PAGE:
Campaigning Conservatives continued to press the hot buttons Friday, highlighting what they call "barbaric cultural practices" and Muslim facial coverings amid evidence the tight, three-way election race may be starting to break loose.
The NDP, which appears to be getting squeezed in national public opinion surveys over the past two weeks, is fighting back with a loud stand against Canada's signature on any new Trans-Pacific Partnership trade agreement during the current election period.
NDP Leader Tom Mulcair delivered a scathing, open letter to International Trade Minister Ed Fast on Friday that says the government has "no mandate" to negotiate the final details of the pact involving 12 Pacific Rim countries.
"Your government forfeited a mandate to conclude negotiations on a major international trade agreement the day the election was called," wrote Mulcair, stating an NDP government will not consider itself bound by anything signed before the Oct. 19 federal vote.
A massive free trade agreement might be seen as a crown jewel in a Conservative re-election bid. Yet it is cultural identity issues that have inflamed the election discourse since mid September, and all evidence pointed to an invigorated Conservative campaign comfortable with cranking up the heat in advance of Friday night's final, French-language leaders debate in Montreal.
The debate, hosted by the TVA network, comes amid recent polls that suggest New Democrat support in Quebec is loosening, giving the other parties an opening.
Chris Alexander, the Conservative immigration minister who's facing a tough Liberal challenge in his Toronto-area riding, held a news conference Friday to remind the electorate of last November's "Zero Tolerance for Barbaric Cultural Practices Act," and to promise even more government resources if re-elected — including a proposed RCMP tip line where people could report "information about incidents of barbaric cultural practices in Canada."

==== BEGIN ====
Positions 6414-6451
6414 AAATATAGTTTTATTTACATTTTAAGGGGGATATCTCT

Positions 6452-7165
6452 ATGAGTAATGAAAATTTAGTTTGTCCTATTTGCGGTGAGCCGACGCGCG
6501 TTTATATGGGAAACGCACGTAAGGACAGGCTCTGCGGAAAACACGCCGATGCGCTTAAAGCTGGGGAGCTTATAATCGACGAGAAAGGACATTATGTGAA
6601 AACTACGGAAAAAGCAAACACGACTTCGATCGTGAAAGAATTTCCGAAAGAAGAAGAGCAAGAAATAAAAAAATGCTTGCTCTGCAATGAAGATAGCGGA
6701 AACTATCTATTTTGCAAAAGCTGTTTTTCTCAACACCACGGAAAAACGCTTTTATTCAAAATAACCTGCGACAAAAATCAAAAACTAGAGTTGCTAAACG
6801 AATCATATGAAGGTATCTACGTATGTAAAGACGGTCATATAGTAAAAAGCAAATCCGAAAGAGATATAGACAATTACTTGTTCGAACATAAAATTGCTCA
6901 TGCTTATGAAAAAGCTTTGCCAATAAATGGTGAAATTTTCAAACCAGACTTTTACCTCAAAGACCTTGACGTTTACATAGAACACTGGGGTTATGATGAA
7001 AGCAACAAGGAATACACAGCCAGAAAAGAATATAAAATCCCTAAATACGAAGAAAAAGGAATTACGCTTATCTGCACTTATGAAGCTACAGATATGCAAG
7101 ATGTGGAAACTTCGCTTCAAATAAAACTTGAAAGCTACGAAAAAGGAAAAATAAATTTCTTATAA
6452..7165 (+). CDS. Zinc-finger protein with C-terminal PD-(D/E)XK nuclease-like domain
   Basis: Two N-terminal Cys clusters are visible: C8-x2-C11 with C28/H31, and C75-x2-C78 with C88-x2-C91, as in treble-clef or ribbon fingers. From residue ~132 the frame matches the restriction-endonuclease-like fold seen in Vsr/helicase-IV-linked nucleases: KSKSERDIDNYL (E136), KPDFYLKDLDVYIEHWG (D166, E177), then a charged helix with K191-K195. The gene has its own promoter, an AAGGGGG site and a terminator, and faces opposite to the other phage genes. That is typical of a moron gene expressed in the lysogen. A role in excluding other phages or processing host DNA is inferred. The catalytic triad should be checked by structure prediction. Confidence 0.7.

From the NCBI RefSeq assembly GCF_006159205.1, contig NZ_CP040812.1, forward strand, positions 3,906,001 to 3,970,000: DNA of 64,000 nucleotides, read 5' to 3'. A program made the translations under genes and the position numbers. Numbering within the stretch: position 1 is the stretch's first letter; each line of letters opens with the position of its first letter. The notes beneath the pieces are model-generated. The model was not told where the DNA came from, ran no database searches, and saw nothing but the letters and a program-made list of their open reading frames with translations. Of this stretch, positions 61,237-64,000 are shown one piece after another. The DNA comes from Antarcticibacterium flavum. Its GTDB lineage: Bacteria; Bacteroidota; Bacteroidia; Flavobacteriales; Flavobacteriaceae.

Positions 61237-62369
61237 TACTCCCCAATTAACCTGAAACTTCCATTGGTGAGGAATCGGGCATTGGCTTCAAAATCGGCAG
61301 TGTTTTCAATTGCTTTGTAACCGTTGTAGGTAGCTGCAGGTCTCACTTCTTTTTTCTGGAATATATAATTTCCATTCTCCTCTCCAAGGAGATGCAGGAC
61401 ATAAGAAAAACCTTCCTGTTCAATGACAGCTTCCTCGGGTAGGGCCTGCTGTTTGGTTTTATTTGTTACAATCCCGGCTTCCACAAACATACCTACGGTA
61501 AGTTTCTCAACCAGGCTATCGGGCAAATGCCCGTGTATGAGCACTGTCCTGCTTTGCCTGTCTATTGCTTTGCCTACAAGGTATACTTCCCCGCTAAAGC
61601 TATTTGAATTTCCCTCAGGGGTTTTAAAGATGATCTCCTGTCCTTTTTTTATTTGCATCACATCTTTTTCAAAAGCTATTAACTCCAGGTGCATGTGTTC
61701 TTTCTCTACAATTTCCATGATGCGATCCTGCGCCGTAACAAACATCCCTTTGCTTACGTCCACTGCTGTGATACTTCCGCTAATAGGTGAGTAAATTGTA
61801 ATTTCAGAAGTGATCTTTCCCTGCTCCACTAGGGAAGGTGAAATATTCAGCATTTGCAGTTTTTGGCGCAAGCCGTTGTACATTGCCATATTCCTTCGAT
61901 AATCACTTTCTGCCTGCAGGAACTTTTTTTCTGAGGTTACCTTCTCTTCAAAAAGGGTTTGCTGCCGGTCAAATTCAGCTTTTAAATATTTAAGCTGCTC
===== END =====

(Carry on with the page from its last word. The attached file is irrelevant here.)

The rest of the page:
Alexander directly linked the message to a proposed Conservative ban on women wearing facial coverings at citizenship ceremonies, the so-called niqab debate that targets a tiny subset of Muslims and has roiled Internet comment boards with hate-filled, racist rants.
"We need to stand up for our values," said Alexander. "We need to do that in citizenship ceremonies. We need to do that to protect women and girls from forced marriage and other barbaric practices."
NDP candidate Paul Dewar, the party's foreign affairs critic, called Alexander's reprise of the barbaric cultural practices theme "just another example of Stephen Harper's efforts to inflame tensions and divide Canadians for partisan gain."
"This kind of irresponsible dog-whistle politics has no place in Canada," Dewar said in an email.
In Halifax, Conservative Jason Kenney stoutly defended his party's policy — since rejected by the courts — of banning the wearing of niqabs at citizenship ceremonies.
"Let's be clear," said the former Conservative immigration minister who now holds the defence portfolio. "This practice of face covering reflects a misogynistic view of women which is grounded in medieval tribal culture."
Kenney also defended the government's move to strip convicted terrorists of their citizenship — while saying the punishment will not be extended to other criminal acts.
"We will not be pursuing any other legal or statutory grounds for citizenship revocation, let me be absolutely clear about that," he stressed.
The heated campaign debate over "values" and religious accommodation appears to have spurred more than just anti-Islamic rhetoric in Quebec.
A pair of teens tore the headscarf from a pregnant woman in Montreal this week, causing her to fall on the ground. The incident prompted the Quebec national assembly to pass a unanimous motion Thursday condemning hate speech and violence against all Quebecers.
The National Council of Canadian Muslims said Friday the assault on the Montreal woman should be investigated as a hate crime.
The attack is just the latest this year across the country and "comes at a time when inflammatory rhetoric targeting Muslims has been heightened by a federal election campaign in which Muslim women who wear the niqab have been vilified by politicians," Ihsaan Gardee, the council's executive director, said in a statement.
Mulcair and Liberal Leader Justin Trudeau say women should be able to choose how they dress, which is likely to again draw fire from Bloc Quebecois Leader Gilles Duceppe, as it did in the first French-language debate a week ago.
Green party Leader Elizabeth May was not invited to participate.